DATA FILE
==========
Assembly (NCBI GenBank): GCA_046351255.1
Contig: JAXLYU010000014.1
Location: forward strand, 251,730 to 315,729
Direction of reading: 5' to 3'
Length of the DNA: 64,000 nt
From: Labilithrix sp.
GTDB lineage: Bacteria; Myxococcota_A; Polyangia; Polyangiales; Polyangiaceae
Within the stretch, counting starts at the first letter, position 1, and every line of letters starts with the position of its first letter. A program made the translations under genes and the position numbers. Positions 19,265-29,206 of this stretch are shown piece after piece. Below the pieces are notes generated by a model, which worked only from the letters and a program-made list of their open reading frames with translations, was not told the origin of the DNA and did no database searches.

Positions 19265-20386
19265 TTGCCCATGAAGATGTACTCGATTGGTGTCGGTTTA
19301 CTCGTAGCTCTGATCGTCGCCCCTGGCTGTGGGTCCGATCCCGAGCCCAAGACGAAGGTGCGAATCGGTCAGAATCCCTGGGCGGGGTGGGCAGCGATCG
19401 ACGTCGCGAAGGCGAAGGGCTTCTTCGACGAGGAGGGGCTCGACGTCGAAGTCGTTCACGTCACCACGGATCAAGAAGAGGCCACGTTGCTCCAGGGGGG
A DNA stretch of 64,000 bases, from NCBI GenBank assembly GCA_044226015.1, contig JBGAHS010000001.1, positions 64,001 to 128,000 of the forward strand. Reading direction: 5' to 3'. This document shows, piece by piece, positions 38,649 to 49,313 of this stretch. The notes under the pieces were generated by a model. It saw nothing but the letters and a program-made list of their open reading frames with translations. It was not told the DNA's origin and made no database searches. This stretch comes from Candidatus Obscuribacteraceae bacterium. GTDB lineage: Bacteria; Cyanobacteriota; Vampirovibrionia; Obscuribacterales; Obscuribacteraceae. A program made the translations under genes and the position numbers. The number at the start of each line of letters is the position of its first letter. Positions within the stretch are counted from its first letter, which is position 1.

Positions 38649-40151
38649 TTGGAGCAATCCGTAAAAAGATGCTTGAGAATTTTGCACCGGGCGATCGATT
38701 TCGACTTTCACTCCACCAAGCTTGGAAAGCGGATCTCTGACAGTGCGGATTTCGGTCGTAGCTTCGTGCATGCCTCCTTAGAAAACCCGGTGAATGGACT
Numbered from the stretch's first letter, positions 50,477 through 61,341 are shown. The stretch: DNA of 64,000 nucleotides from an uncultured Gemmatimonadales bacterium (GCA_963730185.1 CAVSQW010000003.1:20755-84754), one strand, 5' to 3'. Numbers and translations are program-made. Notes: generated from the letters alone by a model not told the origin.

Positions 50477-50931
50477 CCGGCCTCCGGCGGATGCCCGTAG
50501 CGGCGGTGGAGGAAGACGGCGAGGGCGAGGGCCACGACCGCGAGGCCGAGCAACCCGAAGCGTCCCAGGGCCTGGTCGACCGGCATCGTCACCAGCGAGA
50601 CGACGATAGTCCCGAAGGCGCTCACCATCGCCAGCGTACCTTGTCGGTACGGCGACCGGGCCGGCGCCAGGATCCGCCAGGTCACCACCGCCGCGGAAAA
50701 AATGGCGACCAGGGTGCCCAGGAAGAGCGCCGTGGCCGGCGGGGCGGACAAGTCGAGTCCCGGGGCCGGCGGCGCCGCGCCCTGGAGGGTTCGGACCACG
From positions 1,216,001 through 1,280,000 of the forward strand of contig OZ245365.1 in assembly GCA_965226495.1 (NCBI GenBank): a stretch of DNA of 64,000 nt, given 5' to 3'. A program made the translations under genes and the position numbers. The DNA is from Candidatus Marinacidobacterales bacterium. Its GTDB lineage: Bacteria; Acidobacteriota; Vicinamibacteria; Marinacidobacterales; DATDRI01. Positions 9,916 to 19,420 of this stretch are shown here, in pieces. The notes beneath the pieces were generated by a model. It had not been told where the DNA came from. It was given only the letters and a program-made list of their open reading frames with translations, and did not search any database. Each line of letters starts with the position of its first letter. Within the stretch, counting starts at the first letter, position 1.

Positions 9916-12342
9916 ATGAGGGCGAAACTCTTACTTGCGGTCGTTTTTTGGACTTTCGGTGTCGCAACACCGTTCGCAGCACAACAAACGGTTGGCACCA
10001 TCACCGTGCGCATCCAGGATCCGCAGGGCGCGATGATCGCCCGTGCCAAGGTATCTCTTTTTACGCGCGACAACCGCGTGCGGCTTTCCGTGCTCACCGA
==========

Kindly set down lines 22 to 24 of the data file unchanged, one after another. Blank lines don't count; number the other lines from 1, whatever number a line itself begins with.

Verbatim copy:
50701 AATGGCGACCAGGGTGCCCAGGAAGAGCGCCGTGGCCGGCGGGGCGGACAAGTCGAGTCCCGGGGCCGGCGGCGCCGCGCCCTGGAGGGTTCGGACCACG
From positions 1,216,001 through 1,280,000 of the forward strand of contig OZ245365.1 in assembly GCA_965226495.1 (NCBI GenBank): a stretch of DNA of 64,000 nt, given 5' to 3'. A program made the translations under genes and the position numbers. The DNA is from Candidatus Marinacidobacterales bacterium. Its GTDB lineage: Bacteria; Acidobacteriota; Vicinamibacteria; Marinacidobacterales; DATDRI01. Positions 9,916 to 19,420 of this stretch are shown here, in pieces. The notes beneath the pieces were generated by a model. It had not been told where the DNA came from. It was given only the letters and a program-made list of their open reading frames with translations, and did not search any database. Each line of letters starts with the position of its first letter. Within the stretch, counting starts at the first letter, position 1.

Positions 9916-12342